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Seth is the oppressed kitchen boy at the remote Last Chance Hotel, owned by the nasty Bunn family. His only friend is his black cat, Nightshade.
But when a strange gathering of magicians arrives for dinner, kindly Dr Thallomius is poisoned by Seth's special dessert. A locked-room murder investigation ensues - and Seth is the main suspect. The funny thing is, he's innocent.
Can he solve the mystery and clear his name, especially when magic's afoot?
What listeners say about The Last Chance Hotel
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Fun and easy
My son and I listened to this during morning commutes to camp in the summer. It was an easy listen. The story was fairly interesting but nothing brilliant or spectacular.
Great story, spoiled by very strange narration
(Listen to the sample before you buy this). I have already read the paperback of this book to my son. We have douzens of audiobooks for car journeys, mainly read by Stephen Fry, Simon’s Callow etc. This is the latest one, but read by Russell Bentley. To be fair to Mr Bentley, it is a very difficult book to narrate. The sentence structure is hard to get used to, and inconsistent. It’s almost as if two people wrote different sections of the book. Despite that, the story is captivating and intriguing, and my son loved it. He would say “one more chapter, Daddy” so often I would have to pretend I heard the doorbell I. Order to get his to go to sleep.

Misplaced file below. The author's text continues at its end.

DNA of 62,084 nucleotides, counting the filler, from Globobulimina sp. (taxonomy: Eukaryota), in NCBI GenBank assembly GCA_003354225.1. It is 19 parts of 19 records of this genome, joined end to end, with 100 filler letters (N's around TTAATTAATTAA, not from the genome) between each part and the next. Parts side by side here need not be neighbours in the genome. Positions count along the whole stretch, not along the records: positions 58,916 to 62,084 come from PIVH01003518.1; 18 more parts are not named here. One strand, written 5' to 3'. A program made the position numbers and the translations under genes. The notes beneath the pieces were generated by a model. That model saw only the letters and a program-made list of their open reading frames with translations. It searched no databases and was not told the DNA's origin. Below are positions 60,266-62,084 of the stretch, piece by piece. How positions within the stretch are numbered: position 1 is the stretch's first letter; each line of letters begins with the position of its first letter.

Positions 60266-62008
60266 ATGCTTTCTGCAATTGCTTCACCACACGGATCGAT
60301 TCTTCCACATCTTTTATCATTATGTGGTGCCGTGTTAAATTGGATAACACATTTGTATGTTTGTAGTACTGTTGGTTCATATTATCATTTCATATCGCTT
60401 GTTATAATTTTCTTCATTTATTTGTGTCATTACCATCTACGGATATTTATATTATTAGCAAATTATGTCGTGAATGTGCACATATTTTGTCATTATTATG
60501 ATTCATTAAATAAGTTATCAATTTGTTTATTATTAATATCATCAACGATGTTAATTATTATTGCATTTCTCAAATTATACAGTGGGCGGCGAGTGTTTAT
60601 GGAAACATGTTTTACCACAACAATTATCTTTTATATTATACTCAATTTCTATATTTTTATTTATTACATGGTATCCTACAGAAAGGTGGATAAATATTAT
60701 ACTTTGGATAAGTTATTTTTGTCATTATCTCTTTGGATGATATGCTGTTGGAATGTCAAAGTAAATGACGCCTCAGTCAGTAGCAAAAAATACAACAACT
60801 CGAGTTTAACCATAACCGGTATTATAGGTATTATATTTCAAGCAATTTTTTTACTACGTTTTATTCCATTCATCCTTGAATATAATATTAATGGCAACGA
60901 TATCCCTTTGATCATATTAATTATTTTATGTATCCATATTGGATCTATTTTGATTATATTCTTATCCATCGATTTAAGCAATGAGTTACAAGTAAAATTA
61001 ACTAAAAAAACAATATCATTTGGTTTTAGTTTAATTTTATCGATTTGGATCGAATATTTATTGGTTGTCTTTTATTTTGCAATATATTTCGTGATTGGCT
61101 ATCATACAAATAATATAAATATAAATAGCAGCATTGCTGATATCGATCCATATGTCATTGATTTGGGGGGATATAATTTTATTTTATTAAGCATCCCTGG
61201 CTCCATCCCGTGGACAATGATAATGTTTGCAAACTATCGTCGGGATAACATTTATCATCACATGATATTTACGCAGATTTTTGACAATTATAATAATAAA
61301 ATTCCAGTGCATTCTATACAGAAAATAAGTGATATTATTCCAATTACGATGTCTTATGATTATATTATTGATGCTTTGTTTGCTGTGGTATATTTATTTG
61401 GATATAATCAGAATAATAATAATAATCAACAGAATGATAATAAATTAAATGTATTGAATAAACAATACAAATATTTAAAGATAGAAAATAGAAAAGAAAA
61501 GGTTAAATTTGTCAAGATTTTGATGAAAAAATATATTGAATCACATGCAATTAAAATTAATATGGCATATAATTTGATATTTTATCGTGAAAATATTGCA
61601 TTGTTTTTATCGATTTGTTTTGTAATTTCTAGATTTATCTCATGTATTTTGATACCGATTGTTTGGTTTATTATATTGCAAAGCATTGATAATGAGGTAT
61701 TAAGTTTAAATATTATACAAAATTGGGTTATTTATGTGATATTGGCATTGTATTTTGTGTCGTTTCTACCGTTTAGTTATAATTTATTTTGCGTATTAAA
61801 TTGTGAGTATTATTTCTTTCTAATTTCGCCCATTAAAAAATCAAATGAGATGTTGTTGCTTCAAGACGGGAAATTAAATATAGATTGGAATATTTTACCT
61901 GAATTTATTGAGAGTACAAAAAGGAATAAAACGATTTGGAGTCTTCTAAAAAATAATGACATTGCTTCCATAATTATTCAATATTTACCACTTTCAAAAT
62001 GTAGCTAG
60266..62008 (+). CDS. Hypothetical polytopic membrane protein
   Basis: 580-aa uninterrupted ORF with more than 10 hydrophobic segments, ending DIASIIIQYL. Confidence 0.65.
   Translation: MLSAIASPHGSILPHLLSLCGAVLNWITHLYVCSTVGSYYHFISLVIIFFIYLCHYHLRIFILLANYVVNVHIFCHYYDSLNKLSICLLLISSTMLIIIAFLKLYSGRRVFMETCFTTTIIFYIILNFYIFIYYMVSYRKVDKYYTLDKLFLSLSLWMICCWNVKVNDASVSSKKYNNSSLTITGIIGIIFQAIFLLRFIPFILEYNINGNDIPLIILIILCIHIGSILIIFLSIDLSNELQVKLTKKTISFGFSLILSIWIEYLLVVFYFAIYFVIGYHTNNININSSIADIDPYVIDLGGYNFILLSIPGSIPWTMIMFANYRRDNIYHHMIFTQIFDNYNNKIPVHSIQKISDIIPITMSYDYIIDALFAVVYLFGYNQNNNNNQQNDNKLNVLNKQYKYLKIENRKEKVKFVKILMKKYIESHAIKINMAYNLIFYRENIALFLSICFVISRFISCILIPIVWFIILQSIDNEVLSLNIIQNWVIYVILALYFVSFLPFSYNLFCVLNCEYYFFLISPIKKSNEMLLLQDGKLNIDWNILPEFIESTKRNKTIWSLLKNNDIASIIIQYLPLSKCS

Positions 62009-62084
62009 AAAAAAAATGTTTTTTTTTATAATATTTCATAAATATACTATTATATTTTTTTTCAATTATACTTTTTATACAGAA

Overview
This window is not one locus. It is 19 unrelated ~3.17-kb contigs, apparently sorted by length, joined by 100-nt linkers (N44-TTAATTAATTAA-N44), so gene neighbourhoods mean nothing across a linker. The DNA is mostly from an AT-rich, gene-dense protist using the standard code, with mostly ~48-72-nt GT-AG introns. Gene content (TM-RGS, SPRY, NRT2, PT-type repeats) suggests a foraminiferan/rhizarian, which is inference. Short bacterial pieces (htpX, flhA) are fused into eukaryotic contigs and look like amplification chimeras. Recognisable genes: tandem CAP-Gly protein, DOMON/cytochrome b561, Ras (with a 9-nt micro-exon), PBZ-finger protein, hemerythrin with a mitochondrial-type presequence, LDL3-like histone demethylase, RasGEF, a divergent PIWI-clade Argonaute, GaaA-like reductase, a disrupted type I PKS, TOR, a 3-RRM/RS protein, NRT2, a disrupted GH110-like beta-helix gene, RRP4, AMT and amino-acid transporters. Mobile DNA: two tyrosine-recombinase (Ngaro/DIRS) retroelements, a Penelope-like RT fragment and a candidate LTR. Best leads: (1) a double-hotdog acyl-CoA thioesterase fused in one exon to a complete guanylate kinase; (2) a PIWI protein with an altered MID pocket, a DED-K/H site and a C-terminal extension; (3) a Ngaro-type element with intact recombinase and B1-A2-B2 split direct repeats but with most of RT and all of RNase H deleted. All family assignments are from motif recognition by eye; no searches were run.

I’m afraid the narration spoiled the audiobook version. The third person narrative is read in a perpetually ghoulish-dramatic tone that doesn’t have any obviously link to the ebbs and flows of the story. It’s almost as if Mr Bentley hadn’t read the book at least once before he sat down and pressed record. The accents of the various characters are also odd. When a man with a Cornish-Midlands accent has a conversation with a Scandi-Roman woman, the listener’s attention is distracted away from what is actually happening in story. In my view, that defeats the very outcome the narrator is hoping to achieve. Some words are also mispronounced. For example, Mr Bentley pronounces “spindly legs” as “spine-dally legs”. Again, very distracting.
Simon Callow or Stephen Fry would have done this book justice. Animal Farm by Callow is a work of perfection. Sadly, Mr Bentley hasn’t done this work justice, and I’m afraid I will not be purchasing further audiobooks read by him. I recommend you listen to the sample before buying this one. It may just be my ears. My son did fall asleep though, and he didn’t do that even after hearing Animal Farm for the fourth consecutive time.
3 people found this helpful